Waiting with Aaron

BETTER LATE THAN NEVER NFL Commissioner Paul Tagliabue presents Aaron Rodgers with a Packers jersey.

BETTER LATE THAN NEVER NFL Commissioner Paul Tagliabue presents Aaron Rodgers with a Packers jersey.

Photo By Dan Nguyen-Tan


This was the loud, cheering reception Pleasant Valley High School graduate and Cal Berkeley quarterback Aaron Rodgers received from roughly 1,800 rabid National Football League fans after league Commissioner Paul Tagliabue finally announced his name as the 24th overall pick, by the Green Bay Packers.

Rodgers was one of six top draft prospects invited to attend the 70th Annual NFL Draft held at the Javits Center in New York City. His invitation came because of wide speculation that Rodgers was a possible No. 1 draft pick by the San Francisco 49ers and at the very least a top-10 selection.

Once the 49ers selected Utah quarterback Alex Smith as the first pick, however, the buzz in the Javits Center quickly turned to the question of who would draft Rodgers, and when would they do it, particularly as the day went along without an answer.

As the CN&R’s stringer for this story, I spent most of my day at the Javits Center about four feet in front of the stage hanging out with national sports reporters and photographers. Since I proudly wore a Cal Berkeley football hat as a sign of support for Rodgers, these restless reporters and photographers would quip to me throughout the day: “When is your guy going to be picked so I can go home? Is it time?”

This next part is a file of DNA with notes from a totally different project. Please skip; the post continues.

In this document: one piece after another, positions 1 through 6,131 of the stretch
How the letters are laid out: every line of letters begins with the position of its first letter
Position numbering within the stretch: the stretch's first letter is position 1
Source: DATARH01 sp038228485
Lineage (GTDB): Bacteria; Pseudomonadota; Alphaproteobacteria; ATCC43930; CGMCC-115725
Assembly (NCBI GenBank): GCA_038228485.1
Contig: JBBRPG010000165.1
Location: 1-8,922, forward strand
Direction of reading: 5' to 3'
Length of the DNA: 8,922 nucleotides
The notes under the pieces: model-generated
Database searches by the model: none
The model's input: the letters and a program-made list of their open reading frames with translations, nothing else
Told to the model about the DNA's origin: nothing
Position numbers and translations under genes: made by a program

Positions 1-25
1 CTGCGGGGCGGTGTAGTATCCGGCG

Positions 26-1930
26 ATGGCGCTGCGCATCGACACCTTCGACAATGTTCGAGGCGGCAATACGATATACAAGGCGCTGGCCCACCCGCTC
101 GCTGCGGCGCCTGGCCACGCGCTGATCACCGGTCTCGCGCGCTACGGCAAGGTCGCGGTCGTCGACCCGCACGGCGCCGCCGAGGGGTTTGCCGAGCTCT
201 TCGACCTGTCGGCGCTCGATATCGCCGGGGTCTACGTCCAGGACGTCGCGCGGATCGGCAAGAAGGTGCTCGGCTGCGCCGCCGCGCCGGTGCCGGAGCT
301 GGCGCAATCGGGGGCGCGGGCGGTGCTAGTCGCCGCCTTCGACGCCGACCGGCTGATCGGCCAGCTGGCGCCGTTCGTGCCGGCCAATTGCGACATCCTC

After four hours and 35 minutes of anxious waiting, Rodgers eventually appeared on stage with a Packers jersey. By this time he’d won over many new fans around the country and in the Javits Center for handling a tough situation—his unexpected drop in the draft order and millions of dollars in lost signing-bonus value—with maturity and humility.

I asked Rodgers’ agent, Michael Sullivan, if Rodgers’ drop in the draft just added to his underdog story, given that Rodgers was not heavily recruited in high school and had to play football at Butte College before moving to Cal Berkeley’s Division I team.

“If he leads the Packers to the Super Bowl and gets to the Hall of Fame, it will add to the story,” Sullivan said. “But this story is just getting started.”

Now that Rodgers is headed to Wisconsin, he shared with me his thoughts about his fans in Chico: “Don’t forget about me. My heart is in Chico. It’s a great community. I’ve received so much support from people in Chico and the local press.”

And what does Rodgers plan to do the next time he visits Chico as a NFL professional? “Go to Bear Hole—if it’s hot enough.”

It is likely those cold winters in Green Bay will make Rodgers miss hot Chico summers. When asked if he already owned a winter jacket, he answered: “I will.”

Footnote: Although Chico High graduate and Rodgers’ former Butte College and Cal Berkeley teammate Garrett Cross was not drafted, Cross signed a free-agent contract with the Green Bay Packers. My question is, “Who’s organizing the Chico caravan to Green Bay?”